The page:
I finally felt like someone understood after talking to my new doctor. He now gets just how hard it is for someone like me (and the many others who suffer with EDS) who go for years being told they’re either faking or misdiagnosed. No one should have to go 32 years to get a diagnosis because the medical community lacks knowledge in their disease. It’s an amazing feeling to know my search is over. Years of always searching and holding your breath, each time you see a new doctor. They label you a “doctor shopper” all because you have your best interest at heart and you see doctor after doctor, looking for someone who understands, someone who treats your condition and is willing to help you.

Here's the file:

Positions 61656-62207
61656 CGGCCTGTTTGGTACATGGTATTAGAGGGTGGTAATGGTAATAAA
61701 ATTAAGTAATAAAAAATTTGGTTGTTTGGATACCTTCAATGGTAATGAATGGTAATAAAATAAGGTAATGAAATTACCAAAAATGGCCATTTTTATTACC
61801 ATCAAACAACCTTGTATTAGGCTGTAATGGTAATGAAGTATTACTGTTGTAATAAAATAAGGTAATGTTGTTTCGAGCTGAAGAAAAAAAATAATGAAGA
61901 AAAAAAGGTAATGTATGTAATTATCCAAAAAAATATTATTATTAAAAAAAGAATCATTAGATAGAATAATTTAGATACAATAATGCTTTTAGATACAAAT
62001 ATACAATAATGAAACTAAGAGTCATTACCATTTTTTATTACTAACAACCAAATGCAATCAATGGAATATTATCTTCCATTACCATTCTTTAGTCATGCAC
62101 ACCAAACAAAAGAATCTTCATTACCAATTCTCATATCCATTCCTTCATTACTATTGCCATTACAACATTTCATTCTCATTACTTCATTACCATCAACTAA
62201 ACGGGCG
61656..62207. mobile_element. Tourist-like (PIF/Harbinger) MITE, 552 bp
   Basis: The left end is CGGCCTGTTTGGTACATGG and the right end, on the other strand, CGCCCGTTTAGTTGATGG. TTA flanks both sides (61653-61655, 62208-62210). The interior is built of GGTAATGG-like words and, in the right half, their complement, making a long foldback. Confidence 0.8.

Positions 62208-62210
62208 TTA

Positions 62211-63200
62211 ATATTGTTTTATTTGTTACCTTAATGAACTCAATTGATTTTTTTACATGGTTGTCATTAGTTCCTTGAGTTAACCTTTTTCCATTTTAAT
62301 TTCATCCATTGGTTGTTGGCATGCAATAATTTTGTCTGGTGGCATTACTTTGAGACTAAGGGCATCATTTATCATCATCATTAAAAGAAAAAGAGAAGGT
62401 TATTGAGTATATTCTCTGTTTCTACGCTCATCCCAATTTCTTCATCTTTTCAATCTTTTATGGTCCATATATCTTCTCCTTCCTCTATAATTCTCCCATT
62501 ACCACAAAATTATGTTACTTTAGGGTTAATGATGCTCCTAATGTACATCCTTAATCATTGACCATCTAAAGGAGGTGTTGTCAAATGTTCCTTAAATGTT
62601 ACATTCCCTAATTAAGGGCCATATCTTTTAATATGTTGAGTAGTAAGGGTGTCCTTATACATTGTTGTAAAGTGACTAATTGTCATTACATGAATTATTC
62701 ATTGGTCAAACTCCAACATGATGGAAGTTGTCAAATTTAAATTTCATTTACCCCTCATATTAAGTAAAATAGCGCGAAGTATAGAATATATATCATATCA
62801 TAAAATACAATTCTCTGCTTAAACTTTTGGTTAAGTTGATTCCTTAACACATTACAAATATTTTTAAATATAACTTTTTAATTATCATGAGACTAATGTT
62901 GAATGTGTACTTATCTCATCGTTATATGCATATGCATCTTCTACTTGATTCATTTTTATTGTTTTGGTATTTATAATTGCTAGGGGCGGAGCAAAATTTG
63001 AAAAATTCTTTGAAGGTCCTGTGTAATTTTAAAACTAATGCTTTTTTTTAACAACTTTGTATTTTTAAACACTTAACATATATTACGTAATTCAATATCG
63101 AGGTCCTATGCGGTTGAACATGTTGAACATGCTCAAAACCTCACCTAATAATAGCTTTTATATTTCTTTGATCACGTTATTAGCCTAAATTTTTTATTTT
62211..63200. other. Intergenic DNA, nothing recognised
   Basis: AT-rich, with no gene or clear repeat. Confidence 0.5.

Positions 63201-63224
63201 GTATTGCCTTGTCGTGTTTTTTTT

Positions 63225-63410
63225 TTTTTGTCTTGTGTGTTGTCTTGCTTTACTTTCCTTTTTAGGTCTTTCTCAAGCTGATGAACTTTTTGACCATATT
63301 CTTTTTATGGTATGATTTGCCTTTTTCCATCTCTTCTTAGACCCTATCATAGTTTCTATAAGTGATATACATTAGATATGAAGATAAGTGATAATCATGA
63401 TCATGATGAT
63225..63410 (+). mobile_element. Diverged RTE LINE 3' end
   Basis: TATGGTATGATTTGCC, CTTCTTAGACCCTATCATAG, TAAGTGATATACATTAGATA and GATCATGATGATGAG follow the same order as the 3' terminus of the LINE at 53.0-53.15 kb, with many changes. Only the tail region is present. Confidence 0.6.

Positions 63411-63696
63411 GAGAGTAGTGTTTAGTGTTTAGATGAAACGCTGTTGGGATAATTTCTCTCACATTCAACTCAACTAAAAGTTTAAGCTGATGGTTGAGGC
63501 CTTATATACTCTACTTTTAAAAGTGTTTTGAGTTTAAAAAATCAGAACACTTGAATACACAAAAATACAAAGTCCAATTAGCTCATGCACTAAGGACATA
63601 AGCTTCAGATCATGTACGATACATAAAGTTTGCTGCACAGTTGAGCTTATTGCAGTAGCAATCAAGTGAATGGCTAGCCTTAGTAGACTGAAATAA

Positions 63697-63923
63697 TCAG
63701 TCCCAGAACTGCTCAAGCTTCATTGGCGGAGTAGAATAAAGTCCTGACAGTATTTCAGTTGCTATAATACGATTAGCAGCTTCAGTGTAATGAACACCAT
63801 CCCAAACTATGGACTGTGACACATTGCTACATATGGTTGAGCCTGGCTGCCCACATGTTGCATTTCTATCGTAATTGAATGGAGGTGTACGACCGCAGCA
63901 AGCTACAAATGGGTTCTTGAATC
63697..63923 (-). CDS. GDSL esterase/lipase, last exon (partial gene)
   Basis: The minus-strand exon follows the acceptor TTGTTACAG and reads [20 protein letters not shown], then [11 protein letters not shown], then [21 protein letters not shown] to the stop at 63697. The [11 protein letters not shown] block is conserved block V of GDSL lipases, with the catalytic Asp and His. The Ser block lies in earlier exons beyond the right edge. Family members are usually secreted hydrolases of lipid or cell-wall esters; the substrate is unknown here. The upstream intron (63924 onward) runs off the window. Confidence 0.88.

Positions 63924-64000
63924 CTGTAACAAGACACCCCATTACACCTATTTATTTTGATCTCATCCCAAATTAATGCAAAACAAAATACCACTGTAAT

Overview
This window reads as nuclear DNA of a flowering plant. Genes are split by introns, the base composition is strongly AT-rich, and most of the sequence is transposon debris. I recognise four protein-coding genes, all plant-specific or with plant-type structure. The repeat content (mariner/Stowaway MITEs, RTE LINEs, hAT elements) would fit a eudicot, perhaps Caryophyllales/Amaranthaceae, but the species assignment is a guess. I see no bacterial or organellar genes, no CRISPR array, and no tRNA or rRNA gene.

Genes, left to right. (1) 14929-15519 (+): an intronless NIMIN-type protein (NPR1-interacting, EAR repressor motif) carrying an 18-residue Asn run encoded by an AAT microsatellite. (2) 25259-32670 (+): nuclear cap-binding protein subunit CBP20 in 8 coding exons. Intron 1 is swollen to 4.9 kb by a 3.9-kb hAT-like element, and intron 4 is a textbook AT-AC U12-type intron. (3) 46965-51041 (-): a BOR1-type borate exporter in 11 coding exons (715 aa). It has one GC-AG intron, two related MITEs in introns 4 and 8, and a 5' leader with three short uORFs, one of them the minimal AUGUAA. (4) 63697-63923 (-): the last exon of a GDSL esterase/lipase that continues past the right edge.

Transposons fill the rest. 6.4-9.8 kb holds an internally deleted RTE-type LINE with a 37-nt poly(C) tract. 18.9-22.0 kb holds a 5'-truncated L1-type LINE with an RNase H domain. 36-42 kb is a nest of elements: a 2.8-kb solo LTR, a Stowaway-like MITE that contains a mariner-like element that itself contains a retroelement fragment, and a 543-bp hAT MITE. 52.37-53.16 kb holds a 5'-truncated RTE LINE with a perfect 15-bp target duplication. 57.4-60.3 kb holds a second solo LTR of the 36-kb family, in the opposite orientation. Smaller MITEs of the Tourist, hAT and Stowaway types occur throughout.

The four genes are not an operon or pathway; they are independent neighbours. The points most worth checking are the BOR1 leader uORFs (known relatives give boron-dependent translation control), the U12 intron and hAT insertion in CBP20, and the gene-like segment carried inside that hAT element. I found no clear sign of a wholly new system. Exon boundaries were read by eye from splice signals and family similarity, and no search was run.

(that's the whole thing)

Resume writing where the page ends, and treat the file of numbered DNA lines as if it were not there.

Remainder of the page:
It is my wish that everyone who doesn’t know about invisible and rare diseases educate themselves, and learn that they do exist, and to be sensitive to people suffering from them. The judgment and lack of understanding hurts so much deeper than the physical pain. I hope one day our doctors and nurses will be better educated on rare diseases. My story is not unique. For all the other zebras out there who share a rare disease, please keep looking. Your doctor and support system is out there, too. We all have to be there to help each other. Don’t give up. Help is out there.